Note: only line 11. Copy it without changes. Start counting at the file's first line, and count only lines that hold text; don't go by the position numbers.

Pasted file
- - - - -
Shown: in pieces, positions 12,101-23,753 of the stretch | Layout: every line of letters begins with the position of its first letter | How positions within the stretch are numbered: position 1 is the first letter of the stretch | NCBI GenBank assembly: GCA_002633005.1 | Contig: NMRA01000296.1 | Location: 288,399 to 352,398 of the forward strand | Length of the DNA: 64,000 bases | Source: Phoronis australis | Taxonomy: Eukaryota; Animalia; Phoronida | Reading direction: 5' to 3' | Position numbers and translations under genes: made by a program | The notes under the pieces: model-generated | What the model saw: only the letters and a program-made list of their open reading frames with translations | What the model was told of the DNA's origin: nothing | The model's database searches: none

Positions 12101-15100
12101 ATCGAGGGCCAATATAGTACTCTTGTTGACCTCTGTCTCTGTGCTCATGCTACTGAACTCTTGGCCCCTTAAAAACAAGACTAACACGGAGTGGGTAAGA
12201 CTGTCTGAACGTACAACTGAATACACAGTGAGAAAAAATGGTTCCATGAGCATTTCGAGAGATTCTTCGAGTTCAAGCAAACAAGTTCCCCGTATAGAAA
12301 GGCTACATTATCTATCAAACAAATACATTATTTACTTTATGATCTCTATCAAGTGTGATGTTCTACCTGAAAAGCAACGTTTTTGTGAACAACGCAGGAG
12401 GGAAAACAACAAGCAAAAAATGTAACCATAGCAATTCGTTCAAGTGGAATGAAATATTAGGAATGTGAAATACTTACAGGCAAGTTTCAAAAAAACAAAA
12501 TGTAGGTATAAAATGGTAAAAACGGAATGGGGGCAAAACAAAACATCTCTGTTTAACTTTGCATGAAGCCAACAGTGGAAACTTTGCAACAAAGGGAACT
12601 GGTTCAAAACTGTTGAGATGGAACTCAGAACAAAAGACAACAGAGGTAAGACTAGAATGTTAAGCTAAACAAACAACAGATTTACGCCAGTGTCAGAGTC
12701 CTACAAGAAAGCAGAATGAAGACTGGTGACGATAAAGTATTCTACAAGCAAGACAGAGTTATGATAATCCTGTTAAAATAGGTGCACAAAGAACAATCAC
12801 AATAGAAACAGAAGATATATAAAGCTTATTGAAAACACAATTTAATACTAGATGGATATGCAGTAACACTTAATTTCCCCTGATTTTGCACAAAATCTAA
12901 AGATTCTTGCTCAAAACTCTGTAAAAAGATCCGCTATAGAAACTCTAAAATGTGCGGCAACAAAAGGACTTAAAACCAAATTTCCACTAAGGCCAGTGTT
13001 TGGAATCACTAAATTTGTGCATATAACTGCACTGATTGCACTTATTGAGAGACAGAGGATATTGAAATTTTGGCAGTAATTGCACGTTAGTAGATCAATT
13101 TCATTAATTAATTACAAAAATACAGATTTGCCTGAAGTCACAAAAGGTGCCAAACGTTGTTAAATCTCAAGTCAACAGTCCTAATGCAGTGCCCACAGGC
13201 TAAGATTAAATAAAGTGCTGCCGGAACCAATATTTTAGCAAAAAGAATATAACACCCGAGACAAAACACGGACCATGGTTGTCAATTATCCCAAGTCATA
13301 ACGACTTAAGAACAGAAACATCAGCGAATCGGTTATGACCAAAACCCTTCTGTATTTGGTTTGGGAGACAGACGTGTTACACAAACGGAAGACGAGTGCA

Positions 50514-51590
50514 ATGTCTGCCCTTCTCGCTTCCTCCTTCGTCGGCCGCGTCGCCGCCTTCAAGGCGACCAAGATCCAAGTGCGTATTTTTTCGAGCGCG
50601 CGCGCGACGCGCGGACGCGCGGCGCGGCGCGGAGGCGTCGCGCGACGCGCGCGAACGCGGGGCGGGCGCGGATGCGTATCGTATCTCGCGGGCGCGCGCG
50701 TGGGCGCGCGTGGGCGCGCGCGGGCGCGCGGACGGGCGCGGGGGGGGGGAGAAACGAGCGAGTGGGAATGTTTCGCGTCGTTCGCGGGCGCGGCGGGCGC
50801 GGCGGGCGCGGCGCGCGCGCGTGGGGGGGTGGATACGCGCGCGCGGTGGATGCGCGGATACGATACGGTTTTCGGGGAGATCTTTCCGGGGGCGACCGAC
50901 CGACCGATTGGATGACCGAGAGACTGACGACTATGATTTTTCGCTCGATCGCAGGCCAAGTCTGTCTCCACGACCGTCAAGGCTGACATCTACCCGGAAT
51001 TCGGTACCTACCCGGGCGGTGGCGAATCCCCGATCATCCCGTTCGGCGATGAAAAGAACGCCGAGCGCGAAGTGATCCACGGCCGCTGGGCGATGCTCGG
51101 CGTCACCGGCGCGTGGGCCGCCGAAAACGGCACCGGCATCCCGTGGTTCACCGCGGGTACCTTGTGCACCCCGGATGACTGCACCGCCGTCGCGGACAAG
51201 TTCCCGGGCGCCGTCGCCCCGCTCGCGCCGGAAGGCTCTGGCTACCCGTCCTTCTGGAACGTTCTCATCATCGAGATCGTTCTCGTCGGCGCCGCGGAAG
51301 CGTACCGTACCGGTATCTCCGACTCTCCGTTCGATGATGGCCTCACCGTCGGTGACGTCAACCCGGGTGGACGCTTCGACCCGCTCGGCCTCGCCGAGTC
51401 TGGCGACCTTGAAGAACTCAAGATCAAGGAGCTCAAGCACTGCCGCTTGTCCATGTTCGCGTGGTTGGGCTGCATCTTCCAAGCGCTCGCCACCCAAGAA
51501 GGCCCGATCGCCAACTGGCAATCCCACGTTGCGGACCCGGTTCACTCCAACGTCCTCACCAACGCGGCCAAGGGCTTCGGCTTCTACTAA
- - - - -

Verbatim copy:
12901 AGATTCTTGCTCAAAACTCTGTAAAAAGATCCGCTATAGAAACTCTAAAATGTGCGGCAACAAAAGGACTTAAAACCAAATTTCCACTAAGGCCAGTGTT